House Panel Considers Ways To Close Offshore Tax Gap

House Ways and Means Select Revenue Measures Subcommittee Chairman Richard Neal, D-Mass., said today he wants to write bipartisan legislation to enhance the IRS' ability to crack down on offshore tax dodgers. At a hearing today, Neal and IRS Commissioner Douglas Shulman said Congress and the administration need to develop better enforcement tools, which Shulman said would be forthcoming "in the next month or so." University of Michigan Law Professor Reuven Avi-Yonah testified that the amount of tax revenues parked offshore totals about $50 billion a year, which lawmakers said could help close the "tax gap" without resorting to tax increases.

Ways and Means Republicans signaled they are open to a bipartisan bill. "I think we are all in agreement that criminal tax evasion should be pursued aggressively and punished," said Rep. Patrick Tiberi, R-Ohio, the subcommittee's ranking member. Tiberi said the efforts must focus on compliance and not cross into the territory of currently legal tax practices used around the world by U.S. citizens. Republicans also said they are opposed to "blacklisting" certain countries that have been identified as tax havens with strict secrecy laws. "That might make countries less willing to cooperate with the IRS," said Rep. Geoff Davis, R-Ky. Shulman said the IRS prefers to use certain criteria to identify where tax evasion is taking place rather than naming countries. He said identifying nations would raise diplomatic issues that need to be explored in consultation with the White House and State and Treasury departments.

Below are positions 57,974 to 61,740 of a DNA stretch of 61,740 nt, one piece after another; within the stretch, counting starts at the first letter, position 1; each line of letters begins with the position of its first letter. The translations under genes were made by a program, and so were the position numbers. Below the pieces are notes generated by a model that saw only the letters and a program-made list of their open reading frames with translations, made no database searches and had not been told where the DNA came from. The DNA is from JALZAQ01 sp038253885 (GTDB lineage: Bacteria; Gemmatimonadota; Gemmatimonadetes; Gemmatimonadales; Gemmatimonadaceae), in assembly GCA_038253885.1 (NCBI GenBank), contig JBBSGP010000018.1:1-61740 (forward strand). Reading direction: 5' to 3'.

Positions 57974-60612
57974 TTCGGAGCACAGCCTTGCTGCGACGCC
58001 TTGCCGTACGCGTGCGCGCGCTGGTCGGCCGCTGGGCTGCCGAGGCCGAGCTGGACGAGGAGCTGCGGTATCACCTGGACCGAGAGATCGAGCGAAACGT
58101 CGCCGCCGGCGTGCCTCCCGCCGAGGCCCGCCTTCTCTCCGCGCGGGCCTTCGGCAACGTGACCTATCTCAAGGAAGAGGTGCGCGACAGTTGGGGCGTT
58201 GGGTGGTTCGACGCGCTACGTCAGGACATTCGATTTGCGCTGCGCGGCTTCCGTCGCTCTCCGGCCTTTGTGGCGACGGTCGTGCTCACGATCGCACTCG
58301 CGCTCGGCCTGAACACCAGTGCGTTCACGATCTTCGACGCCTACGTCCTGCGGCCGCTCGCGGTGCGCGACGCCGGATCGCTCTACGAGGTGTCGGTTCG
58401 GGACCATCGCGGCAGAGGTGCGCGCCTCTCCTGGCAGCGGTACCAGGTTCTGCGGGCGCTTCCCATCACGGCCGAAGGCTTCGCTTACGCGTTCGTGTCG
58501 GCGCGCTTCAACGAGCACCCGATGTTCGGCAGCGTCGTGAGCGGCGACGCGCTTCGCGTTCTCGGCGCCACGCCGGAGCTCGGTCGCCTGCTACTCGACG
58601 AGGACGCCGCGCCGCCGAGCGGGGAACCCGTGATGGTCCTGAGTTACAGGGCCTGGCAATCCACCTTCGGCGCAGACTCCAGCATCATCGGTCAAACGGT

Shulman and Neal said tax enforcement efforts need to fuse administration initiatives with legislation as well as international cooperation. "There is no silver billet or one strategy that will alone solve the problem of offshore tax avoidance," Shulman said. He said the IRS will be taking steps to shore up its "Qualified Intermediary" program, in which foreign banks agree to verify the nationality of U.S. investors and collect the appropriate withholding tax. That could include reporting more sources of income, such as interest income accruing in checking accounts owned by U.S. citizens working abroad. Neal and Shulman said they would like to see increased withholding and better documentation about banks' customers. Shulman specifically asked the panel for the ability to extend the statute of limitations to examine offshore tax liability from three to six years, a proposal included in draft legislation authored by Senate Finance Chairman Max Baucus.

Rep. Lloyd Doggett, D-Texas, has authored a tougher bill that not only names "blacklisted" countries for the IRS to examine but puts the onus on offshore investors to prove they are not actually domiciled in the United States. If they fail to do so, they would face immediate U.S. tax. Shulman did not directly endorse the bill but said "it would certainly give us a variety of more tools." He said the IRS is also working with Baucus on his bill. Doggett said his approach would do more to get at the problem of offshore tax cheats. "We don't just need a sledgehammer, we need something bigger than that," he said.